Reflecting on the time they spent as work colleagues, it turns out that there was more going on than Harold realised. But as anyone who has read the first book will be well aware, Harold Fry is not the sharpest knife in the cutlery drawer. Queenie, however, is quite the opposite and is able to offer more of an insight into Harold’s family life than he knows himself. 

Whilst Queenie’s story is intriguing and touching, for me it lacks the simplicity and good humour that made Harold’s story so enjoyable. I enjoyed to book but now as much as I had hoped. Sequels can often be disappointing, failing to match the original, and in this case, I have to admit that it I was disappointed. Not that this is a bad book – it is a very touching and compelling tale with some interesting characters. Queenie’s fellow residents at St Bernadine’s Hospice provide much of the book’s humour as they follow Harold’s progress. 

The Love Song of Queenie Hennessy is a good companion but does not in my view stand up on its own, you need to read both books to get the whole story.

 

 

 

The Unlikely Pilgrimage of Harold Fry (Harold Fry #1)

The Unlikely Pilgrimage of Harold Fryby Rachel Joyce

Recently retired brewery rep Harold Fry lives a quiet life with his wife Maureen in their South Devon home. He is a man of routine and simple pleasures with no discernable ambition other than to make other people happy. He never goes anywhere or does anything. Not, you might think, the most likely type of character to be the hero of a book. And if it had not been for the letter, you would be right. For Harold, the note he receives from along forgotten work colleague, Queenie Hennessy is the unexpected catalyst that changes everything.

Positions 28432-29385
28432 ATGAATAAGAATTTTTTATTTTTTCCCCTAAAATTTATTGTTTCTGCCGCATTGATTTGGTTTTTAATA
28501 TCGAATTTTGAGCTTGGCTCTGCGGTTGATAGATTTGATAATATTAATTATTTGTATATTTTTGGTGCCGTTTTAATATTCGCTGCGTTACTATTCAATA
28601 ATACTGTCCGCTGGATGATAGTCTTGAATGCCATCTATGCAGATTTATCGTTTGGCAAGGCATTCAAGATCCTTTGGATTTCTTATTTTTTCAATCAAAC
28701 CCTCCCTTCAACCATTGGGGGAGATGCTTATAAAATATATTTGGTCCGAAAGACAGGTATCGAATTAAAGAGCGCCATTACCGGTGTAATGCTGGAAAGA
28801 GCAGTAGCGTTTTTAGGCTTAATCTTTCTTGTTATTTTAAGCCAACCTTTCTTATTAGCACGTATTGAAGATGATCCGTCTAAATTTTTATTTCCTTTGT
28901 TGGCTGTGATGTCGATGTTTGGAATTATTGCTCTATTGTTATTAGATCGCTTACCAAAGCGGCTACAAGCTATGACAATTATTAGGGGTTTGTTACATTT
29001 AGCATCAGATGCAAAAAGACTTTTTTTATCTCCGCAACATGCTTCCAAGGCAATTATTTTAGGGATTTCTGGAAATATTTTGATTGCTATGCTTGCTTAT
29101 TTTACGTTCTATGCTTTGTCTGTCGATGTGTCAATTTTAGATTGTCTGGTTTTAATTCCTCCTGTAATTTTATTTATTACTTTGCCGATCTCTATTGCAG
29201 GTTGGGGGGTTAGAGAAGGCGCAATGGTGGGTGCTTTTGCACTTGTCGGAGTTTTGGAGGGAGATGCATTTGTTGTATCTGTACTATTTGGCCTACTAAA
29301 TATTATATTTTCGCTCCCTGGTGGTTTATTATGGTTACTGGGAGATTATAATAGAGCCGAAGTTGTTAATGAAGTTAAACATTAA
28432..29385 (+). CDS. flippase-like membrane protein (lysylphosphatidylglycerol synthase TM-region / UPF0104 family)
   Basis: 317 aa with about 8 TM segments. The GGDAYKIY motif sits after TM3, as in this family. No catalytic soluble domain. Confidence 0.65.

It is not the letter itself, or its contents, that turn Harold’s life upside down. 

He had only left the house to post his short and simple reply, but as he walked down the roads to the post box, something changed within him. He continues past the post box, starting on a journey that would change not only his life but those of his wife, Queenie and many others who take inspiration from this strange man’s pilgrimage.

Not that he sees it that way. For Harold, it just something he has to do. 

What makes his journey so different and inspiring is that he is doing it on foot. Walking six hundred miles from Kingsbridge to Berwick-upon-Tweed would be a challenge for anyone, but for a 65-year-old man who, on his own admittance does not walk, wearing only a pair of yaughting shoes and with no map, compass or phone, this trip was never going to be easy.

“The Unlikely Pilgrimage…” is a touching and entertaining tale of one man’s journey of self-discovery. Through the people he meets and recollections of his own long-buried memories, Harold learns again what it means to love and be loved.

The highs and lows of Harold’s journey are both entertaining and thought-provoking. I coldn;t help but have some sympathy for the poor man. I felt I understood his confusion and frustrations, although I like to think that I could get my own life in order without all the blisters and nights spent on park benches.

A thoroughly entertaining and thought-provoking book.